Monthly Archives: December 2019

Virtual networking

Networking is a great tool to help you reach your goals. You can network in person by joining critique groups, going to book fairs, masterclasses and workshops, or by attending book launches and conferences of organisations like SCBWI, FCBG, IBBY, the Bookseller and CWIG. Or you can network virtually through online critique groups, email, YouTube, your own websiteFacebook, a Facebook Author page, Instagram, Twitter and by having a blog.

Virtual networking
One of the most important reasons why should authors have an online presence is that it is an ideal way of publicising your self. Publicity is so important, anything an author can do to help sales and increase familiarity with their name, the better. Having a website and / or blog means prospective publishers and buyers of your books are able to look up more information than they could get off a publicity leaflet.

You can have an online presence at any stage of your writing career. You can promote your articles, short stories, poetry, forthcoming novel, or your column in a magazine or newspaper.

Virtual networking can generate more contacts and interest in your writing. You can meet people you might not have had the opportunity to meet in person, without the huge travel costs. You can refer potential editors to your site so they can see a range of your work and editors who have worked with you in the past can use the site to get in touch.

The net is available 24-hours a day, every day. An online presence will market your work to the whole wide world. It is an excellent marketing forum and should become an ongoing part of your business as a writer. Your blog is a business tool.

The Internet is here to stay as a communication media, so utilise your resources.

Book Review – The twelve days of Christmas

Title: The twelve days of Christmas

Illustrated by: Britta Teckentrup

Published by: Little Tiger Kids

The twelve days of christmas

Britta Teckentrup has illustrated the traditional Christmas carol, The twelve days of Christmas, to produce a fun and interactive novelty book.

It is described on the cover as, ‘a peep-through picture book’. Each spread is a verse of the carol and as you turn each page the holes grow in size and quantity to reveal the next days gifts radiating out from the partridge in a pear tree at the centre. The final page shows all the gifts in no particular order, interspersed with gold snowflakes and stars.

The children will enjoy taking the time to study each page, count the gifts and admiring the tiny, digital artwork in pastel shades as they sing along to each page.

The book would make a lovely stocking filler for children aged between 2-7 years.

An interview with… Cathy Cassidy

I interviewed Cathy Cassidy for my Writing 4 Children double page spread in the national writing magazine, Writers’ Forum, in 2016. She revealed some of her writing secrets and tips.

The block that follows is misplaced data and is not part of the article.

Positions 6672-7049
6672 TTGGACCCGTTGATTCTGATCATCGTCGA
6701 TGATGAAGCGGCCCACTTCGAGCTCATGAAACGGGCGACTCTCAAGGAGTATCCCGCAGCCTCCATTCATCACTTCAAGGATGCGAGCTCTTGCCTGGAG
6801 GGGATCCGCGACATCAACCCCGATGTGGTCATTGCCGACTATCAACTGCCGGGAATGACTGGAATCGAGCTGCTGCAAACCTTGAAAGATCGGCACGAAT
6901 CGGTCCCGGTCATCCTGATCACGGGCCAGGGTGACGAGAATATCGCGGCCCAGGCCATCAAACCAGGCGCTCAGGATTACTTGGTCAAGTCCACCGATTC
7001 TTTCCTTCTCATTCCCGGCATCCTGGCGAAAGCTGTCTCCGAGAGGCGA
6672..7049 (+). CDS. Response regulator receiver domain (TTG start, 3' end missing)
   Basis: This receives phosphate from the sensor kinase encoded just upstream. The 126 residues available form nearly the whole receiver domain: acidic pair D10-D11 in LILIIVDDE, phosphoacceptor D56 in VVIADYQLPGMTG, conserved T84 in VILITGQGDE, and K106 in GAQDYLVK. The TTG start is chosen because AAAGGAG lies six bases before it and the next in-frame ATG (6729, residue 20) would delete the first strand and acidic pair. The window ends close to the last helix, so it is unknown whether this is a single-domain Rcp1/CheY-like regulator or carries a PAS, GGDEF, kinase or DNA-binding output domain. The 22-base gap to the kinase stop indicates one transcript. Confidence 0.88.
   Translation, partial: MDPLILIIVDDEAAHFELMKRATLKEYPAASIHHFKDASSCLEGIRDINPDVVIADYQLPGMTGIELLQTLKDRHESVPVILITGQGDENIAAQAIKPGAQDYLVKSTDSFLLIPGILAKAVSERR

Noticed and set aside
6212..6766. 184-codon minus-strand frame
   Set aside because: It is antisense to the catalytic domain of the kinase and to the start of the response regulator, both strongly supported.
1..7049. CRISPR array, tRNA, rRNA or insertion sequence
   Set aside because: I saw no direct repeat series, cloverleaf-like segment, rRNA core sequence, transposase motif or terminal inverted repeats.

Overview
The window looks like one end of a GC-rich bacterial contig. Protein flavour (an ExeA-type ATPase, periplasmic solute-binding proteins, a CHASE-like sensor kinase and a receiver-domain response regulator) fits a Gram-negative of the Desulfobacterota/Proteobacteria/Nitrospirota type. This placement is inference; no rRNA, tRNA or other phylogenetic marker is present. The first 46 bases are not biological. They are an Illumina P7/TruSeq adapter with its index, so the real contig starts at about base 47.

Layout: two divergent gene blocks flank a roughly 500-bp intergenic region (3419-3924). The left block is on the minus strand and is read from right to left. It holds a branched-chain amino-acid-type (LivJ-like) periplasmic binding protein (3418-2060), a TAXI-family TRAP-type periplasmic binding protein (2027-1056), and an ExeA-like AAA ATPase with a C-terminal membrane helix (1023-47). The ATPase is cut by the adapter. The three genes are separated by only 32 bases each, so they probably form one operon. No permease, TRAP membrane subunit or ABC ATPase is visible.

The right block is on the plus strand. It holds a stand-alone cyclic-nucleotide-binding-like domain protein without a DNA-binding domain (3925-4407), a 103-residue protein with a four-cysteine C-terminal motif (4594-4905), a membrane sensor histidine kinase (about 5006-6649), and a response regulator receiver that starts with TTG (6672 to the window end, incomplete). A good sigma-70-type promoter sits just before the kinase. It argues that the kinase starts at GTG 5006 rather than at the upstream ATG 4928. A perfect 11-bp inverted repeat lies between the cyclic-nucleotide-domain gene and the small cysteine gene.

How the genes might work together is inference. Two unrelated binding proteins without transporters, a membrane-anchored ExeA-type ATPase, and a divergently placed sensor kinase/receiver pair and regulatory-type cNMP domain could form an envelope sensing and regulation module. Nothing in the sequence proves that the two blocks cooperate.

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Cathy explained to me writers do not really get to choose the voice or genre they write, it is more of an organic process.

I’m not sure you get to choose your voice or genre… not always, anyway. I have always worked with and for young people, as an art teacher, a teen mag agony aunt, a journalist etc… that age group did and still does fascinate me, perhaps because it was a part of my life I didn’t manage especially well. When I finally did work out how to write a book length story, it turned out to be young teen rather than the YA I had envisaged. 

Cathy Cassidy

Most of Cathy’s readers fall between the ages of nine and fourteen and she calls the genre, ‘real-life, growing up’ books, as she often tackles quite difficult themes. But generally her books are about family, friendship and fitting in.

Cathy told me that she thinks the most important thing for any writer is to find your own voice and find your story, and then stay true to it

Don’t assume that children’s books are somehow less important than those aimed at adults, because that’s not the case. Often, the books we read as children are the ones that shape us, the ones we remember forever… let’s make them awesome!

Cathy Cassidy

Her top tip on writing for children is to write from the heart, and put everything you have into what you’re writing. If this means re-arranging your to-do list for the day, do it – writing has to come first, for the duration of the book at least. Set yourself a challenge to write a certain amount each day – it may just be 1000 words, but if you stick to it, those words will soon mount up. And when you start to doubt yourself and feel like throwing your laptop out of the window, don’t. 

Her message is write because you love it, because you can’t help it, because you love words and stories. Don’t do it for fame, fortune or an easy life, as those things are most unlikely to happen.

I’m lucky enough to write full-time now, but when I say full-time I mean it… sometimes it is seven days a week, and I can’t recall a break where I didn’t bring my laptop with me. If you love something, put all have into it… it’s worth it when you love what you do, I promise.

You can find out more about Cathy Cassidy and her books on her website: www.cathycassidy.com